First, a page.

Among those students who do complete college degrees, the time needed for degree completion has increased markedly in recent decades. For those completing a bachelor's degree, time to degree has increased by about one third of a year, with the proportion of completers finishing in four years has fallen from 57.8 percent to 43.6 percent. While declining achievement of entering students accounts for some of the decline in completion rates, it accounts for little of the observed change in time to degree because the most poorly prepared students are unlikely to complete college at all.
Extended time to degree is most pronounced among students starting their studies at public colleges and universities, particularly outside the flagship universities. Erosion of resources per student in the public sector partly explains extended time to degree: for example, limited course offerings, particularly for "gateway" courses that are prerequisites for degree progress, leave some students with less than full loads or enrolling in courses that do not meet degree requirements.
Widely-noted increases in college costs, with real tuition costs at four-year universities rising by more than 250 percent over three decades, also may limit the progression through degree programs, especially if credit constraints lead students to increase employment at the cost of reductions in the rate of credit attainment. There is no question that the number of hours worked by college students has increased in recent decades. Between 1972 and 1992, average weekly hours worked (unconditional) among those enrolled in college increased by about 2.9 hours, from 9.5 to 12.4, as measured for 18-21 year old college students in the October Current Population Survey, with a further increase to 13.2 hours per week evident in 2005. Estimating the effect of working while in school on collegiate attainment is difficult because the decision to work and the choice of hours of employment are endogenous, but the available evidence suggests that credit constraints and rising college costs are strongly linked to the extension of time to degree.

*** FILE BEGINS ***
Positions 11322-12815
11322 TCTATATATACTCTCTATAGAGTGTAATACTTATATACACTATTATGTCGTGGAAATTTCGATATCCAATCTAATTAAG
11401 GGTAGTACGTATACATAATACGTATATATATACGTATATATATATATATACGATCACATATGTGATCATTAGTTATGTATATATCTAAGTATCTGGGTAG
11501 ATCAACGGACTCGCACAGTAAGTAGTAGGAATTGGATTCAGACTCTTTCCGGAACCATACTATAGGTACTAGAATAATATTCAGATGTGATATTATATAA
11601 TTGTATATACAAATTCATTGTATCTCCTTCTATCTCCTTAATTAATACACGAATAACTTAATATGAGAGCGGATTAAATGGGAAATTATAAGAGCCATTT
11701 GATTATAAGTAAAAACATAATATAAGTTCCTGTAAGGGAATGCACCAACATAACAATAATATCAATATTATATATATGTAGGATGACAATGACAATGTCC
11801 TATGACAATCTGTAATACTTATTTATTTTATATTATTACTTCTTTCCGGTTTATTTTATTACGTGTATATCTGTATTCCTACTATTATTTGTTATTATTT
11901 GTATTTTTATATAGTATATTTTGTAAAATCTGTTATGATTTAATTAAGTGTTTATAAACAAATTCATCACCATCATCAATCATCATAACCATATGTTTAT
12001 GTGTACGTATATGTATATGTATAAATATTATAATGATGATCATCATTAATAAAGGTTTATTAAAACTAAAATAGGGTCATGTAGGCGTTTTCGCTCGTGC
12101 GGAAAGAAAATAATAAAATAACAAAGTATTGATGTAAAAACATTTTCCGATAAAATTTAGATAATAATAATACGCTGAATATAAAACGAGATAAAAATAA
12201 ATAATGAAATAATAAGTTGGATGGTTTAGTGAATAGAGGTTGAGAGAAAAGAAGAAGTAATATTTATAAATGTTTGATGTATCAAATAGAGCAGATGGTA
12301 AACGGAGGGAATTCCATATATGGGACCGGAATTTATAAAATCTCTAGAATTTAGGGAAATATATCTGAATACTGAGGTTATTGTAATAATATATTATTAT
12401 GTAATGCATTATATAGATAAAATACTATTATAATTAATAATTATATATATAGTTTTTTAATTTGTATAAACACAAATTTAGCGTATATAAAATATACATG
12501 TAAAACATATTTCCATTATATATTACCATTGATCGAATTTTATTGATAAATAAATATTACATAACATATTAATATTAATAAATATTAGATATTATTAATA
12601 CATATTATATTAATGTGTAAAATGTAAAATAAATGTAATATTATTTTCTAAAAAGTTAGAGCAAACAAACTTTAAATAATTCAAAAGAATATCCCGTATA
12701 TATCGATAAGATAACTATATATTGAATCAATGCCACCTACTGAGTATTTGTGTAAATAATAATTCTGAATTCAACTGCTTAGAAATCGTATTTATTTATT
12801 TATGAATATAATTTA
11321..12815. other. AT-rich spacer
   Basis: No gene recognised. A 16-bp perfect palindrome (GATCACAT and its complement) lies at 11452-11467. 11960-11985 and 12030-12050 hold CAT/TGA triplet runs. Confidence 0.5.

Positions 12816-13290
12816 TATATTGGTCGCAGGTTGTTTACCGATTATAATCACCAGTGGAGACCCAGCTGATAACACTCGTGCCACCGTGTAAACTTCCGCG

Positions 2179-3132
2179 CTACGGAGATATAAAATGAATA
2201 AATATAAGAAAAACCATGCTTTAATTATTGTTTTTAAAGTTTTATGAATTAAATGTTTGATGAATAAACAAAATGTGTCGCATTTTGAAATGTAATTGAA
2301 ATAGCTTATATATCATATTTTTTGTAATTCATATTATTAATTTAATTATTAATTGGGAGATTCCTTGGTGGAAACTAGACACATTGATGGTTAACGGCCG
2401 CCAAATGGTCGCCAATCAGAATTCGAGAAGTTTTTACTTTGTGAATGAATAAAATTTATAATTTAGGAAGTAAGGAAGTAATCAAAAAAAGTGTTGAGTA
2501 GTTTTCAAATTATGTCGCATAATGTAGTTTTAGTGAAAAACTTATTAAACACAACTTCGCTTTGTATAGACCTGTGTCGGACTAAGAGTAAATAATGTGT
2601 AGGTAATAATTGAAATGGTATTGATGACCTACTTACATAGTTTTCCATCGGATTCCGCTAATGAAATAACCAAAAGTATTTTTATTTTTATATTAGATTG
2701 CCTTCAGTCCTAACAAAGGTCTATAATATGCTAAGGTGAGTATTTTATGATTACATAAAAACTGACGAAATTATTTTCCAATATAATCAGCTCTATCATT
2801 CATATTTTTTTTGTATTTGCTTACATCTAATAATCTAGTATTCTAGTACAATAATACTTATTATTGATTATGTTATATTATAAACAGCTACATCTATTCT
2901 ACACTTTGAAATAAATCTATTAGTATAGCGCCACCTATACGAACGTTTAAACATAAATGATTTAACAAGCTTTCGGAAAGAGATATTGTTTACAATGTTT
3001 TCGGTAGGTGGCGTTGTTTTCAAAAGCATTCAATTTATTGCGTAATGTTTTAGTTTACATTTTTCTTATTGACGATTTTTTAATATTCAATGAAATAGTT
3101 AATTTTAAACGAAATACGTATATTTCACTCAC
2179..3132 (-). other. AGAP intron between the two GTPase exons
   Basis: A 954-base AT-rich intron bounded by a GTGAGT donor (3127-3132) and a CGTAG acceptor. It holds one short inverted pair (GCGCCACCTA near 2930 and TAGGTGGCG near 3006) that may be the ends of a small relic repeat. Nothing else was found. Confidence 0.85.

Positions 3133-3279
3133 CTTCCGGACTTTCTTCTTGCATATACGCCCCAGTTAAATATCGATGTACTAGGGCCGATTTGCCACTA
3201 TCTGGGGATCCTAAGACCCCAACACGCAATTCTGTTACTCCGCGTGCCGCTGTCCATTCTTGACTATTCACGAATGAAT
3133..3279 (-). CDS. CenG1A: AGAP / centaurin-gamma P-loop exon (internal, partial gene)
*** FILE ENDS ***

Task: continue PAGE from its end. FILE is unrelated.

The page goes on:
Research Opportunities and Unanswered Questions in the Economics of Higher Education
Looking forward, we know that college completion is a critical input for individual labor market success and economic growth. However, the question of whether reasoned investments at the post-secondary level can appreciably change the number of college graduates entering the labor force is more complicated. Substantial further investments to increase college enrollment are not likely to have an appreciable effect on the number of college graduates. While the numbers are not zero, we find little evidence of large numbers of students well-prepared to complete college who are not already enrolling. Where there are substantial potential opportunities to improve outcomes, they are at the margin of college choice and in the pathway to degree attainment. With aggregate completion rates a little above 50 percent, there appear to be ample opportunities to increase persistence to degree completion. Plainly there are large differences in degree completion associated with collegiate resources and, as the stratification in collegiate resources has increased in recent decades, so too has the difference among institutions in degree outcomes.